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SCHOOL/ What happens inside the head of a student when he translates?

GIUSEPPE BOTTURI discusses the exercise of translation, how it differs from and adds to understanding and how it can be used in schools to help students analyze texts.

(Fotolia) (Fotolia)

In addressing the question of the meaning and value of the exercise of translating, I would like to start from a distinction, which I believe is useful, between multi-linguism and translation capabilities. While having a multilingual competence is natural (which is why one can easily understand a foreign language without being able to translate it into one’s own language), being able to translate is an expertise that is acquired artificially, through exercise.

My experience teaching a class of beginners in Latin confirms me in the belief that the exercise of learning how to translate, however it is done, is demanding. In fact, I see students who, despite knowing how to conduct a logical analysis of a short piece with a good approximation of its meaning, then do not produce a translation equivalent in quality (in fact, they ignore their own analysis in their translation!). This shows that understanding, a prerequisite of translation, is not a subset of the morpho-syntactic analysis of the text. On the contrary, I have also seen situations in which students have a fundamentally correct translation, even though they have not done a detailed analysis. This occurs when the important elements of the sentence and the text are clear to them (the verbs and subjects first, and then cognition of the context). I believe it is sustainable to assert, therefore, that there is no correspondence between the grammatical understanding of the text and the ability to translate it, in the sense that the first condition is not sufficient for the second to occur.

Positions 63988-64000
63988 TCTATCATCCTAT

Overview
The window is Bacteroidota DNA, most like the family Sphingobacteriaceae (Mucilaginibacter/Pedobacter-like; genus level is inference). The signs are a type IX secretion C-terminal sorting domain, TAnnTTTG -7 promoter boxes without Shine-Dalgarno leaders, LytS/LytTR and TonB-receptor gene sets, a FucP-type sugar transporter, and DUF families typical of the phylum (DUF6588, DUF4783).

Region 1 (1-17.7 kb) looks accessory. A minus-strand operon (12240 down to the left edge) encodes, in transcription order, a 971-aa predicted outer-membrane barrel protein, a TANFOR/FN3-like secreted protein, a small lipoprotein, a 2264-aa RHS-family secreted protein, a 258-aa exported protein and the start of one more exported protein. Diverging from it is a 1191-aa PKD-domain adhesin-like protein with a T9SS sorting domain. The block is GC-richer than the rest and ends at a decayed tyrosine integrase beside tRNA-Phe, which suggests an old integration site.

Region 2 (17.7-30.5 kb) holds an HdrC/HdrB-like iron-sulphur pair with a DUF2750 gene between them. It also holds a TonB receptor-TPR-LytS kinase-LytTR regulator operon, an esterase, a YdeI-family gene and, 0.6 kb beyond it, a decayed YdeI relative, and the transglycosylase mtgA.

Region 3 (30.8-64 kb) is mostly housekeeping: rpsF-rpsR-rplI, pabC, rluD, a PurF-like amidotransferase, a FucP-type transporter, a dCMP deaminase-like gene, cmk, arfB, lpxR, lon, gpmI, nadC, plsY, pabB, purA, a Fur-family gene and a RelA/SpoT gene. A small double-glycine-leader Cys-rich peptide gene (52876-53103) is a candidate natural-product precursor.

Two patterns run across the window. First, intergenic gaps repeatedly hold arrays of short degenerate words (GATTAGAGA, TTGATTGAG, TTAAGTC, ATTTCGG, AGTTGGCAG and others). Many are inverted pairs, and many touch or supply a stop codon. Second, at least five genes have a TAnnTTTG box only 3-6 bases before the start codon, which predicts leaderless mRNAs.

Moreover, I myself know from experience that understanding does not necessarily lead to knowing how to translate a text into one’s own language. I recently read the work of a Latin author of the sixth century (Martin of Braga), entitled Formula vitae honestae, and I confess that, at first, I was not able to translate those few words of the title, even though I immediately understood the topic to which they referred. In fact, the trivial transliteration "formula of an honest life," for those who are serious, evokes cars or marketing (from Formula One to the various formulas of detergents), or legal issues (what does honest mean? Let’s not ask the media...). Instead, it is useful for me to think that honestus has something to do with honos/honor, which contains the idea of ??importance (for something you have or you do), esteem and respect, and that formula is derived from forma which indicates the appearance (or good looks) of something. Thus, the hazy formula vitae honestae is something that involves a type of beautiful life, one that deserves respect. This is not everything, but it is already much better than the initial confusion. I now find myself in the situation of those who, while not knowing how to translate a phrase, cannot deny that they have at least partially understood it.